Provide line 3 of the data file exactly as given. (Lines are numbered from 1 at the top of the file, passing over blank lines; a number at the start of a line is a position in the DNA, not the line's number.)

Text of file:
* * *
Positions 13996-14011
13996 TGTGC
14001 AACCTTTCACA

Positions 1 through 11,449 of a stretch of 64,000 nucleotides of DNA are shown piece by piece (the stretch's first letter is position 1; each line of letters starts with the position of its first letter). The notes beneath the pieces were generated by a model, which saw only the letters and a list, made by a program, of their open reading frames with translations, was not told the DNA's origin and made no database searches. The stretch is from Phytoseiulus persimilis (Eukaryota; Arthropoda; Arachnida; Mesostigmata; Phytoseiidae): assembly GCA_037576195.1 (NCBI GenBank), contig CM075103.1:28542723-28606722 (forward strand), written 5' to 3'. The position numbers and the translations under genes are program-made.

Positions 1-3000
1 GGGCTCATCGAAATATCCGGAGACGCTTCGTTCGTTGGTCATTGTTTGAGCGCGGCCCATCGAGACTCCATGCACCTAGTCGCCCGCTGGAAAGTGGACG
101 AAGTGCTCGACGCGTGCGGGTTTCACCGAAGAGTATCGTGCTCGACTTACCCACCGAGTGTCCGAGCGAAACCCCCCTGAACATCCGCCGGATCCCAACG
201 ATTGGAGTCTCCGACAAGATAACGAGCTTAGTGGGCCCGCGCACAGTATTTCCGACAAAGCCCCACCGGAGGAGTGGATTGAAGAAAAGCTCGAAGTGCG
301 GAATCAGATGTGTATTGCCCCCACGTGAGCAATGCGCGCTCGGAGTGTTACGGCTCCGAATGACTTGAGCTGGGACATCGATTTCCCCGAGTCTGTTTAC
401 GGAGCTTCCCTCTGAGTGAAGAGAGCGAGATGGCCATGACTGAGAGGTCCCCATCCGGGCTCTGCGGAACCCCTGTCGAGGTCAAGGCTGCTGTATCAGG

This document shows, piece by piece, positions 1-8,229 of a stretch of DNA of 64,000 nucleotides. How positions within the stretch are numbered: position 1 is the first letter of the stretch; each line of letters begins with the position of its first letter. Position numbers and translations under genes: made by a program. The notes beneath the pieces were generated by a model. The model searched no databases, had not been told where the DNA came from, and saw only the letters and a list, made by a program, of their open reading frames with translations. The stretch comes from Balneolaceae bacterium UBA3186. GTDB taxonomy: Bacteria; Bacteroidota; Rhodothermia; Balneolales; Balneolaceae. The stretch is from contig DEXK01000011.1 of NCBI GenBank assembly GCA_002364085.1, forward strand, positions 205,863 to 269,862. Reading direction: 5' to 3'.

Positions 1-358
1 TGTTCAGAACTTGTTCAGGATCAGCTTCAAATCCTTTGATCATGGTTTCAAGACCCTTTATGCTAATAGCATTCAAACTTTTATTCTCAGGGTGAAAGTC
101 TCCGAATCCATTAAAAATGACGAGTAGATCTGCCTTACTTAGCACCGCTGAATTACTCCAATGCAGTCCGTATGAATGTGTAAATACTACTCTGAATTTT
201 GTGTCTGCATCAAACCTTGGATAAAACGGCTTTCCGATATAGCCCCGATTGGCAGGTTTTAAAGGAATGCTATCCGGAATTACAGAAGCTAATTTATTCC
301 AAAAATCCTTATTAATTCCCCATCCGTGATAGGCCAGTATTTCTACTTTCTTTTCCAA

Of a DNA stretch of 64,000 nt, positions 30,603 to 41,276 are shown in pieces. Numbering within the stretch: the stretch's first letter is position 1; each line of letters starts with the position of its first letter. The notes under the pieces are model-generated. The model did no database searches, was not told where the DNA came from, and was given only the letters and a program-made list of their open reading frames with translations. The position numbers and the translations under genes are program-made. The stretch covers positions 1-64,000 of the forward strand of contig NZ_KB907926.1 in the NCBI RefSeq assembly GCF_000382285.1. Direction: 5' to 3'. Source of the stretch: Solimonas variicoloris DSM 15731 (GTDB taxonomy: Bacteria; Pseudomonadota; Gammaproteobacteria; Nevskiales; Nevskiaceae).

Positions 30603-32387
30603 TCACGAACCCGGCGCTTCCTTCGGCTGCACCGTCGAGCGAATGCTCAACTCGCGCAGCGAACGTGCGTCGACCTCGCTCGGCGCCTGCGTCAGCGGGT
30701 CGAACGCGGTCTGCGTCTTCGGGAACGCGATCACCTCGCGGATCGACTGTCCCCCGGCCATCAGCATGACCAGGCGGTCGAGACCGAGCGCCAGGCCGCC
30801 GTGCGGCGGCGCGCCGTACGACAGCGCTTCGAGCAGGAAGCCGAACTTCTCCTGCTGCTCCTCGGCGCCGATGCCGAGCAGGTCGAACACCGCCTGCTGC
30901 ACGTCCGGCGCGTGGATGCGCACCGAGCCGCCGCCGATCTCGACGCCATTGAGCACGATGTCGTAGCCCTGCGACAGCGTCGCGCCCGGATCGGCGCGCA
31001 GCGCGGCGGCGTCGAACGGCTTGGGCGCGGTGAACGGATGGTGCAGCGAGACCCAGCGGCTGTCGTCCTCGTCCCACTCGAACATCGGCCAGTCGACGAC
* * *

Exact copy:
14001 AACCTTTCACA